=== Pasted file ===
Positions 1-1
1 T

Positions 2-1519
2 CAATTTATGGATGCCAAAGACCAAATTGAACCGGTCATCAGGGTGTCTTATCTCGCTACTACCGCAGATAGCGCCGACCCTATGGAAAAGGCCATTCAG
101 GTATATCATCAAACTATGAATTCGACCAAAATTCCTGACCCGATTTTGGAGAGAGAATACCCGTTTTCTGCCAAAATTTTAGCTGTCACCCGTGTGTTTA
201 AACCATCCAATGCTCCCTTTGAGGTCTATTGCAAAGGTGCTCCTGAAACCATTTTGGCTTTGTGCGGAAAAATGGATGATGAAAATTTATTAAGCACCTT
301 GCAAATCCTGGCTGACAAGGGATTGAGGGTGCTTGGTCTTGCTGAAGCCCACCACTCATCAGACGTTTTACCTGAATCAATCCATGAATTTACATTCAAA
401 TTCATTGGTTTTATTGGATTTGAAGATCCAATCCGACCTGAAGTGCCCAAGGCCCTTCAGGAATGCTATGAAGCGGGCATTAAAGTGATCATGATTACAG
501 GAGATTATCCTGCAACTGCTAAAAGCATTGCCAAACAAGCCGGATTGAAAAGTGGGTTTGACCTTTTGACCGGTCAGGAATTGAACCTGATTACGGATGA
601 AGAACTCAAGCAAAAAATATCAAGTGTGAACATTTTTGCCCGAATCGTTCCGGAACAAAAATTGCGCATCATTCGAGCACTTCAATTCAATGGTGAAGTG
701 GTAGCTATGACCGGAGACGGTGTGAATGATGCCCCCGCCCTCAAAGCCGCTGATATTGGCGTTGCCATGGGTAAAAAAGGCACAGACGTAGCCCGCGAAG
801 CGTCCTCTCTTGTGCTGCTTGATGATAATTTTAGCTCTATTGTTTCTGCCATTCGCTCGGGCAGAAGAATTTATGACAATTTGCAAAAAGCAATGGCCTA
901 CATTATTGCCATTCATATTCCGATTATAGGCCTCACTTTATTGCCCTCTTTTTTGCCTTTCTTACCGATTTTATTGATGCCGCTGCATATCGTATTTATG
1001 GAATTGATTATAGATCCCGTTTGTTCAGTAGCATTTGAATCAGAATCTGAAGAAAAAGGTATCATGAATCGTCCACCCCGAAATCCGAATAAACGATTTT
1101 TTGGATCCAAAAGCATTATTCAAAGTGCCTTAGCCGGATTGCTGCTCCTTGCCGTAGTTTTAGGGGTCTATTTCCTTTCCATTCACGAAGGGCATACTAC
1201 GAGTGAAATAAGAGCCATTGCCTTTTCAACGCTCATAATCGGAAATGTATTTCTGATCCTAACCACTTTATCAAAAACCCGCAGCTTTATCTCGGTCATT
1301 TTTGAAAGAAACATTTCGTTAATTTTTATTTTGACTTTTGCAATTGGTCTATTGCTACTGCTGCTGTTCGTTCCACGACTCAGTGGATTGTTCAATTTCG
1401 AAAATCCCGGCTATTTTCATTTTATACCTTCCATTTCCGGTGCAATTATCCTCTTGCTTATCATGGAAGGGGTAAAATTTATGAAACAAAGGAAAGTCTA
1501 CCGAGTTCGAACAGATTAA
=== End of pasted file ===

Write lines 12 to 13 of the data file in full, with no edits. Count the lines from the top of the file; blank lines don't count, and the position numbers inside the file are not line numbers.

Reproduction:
801 CGTCCTCTCTTGTGCTGCTTGATGATAATTTTAGCTCTATTGTTTCTGCCATTCGCTCGGGCAGAAGAATTTATGACAATTTGCAAAAAGCAATGGCCTA
901 CATTATTGCCATTCATATTCCGATTATAGGCCTCACTTTATTGCCCTCTTTTTTGCCTTTCTTACCGATTTTATTGATGCCGCTGCATATCGTATTTATG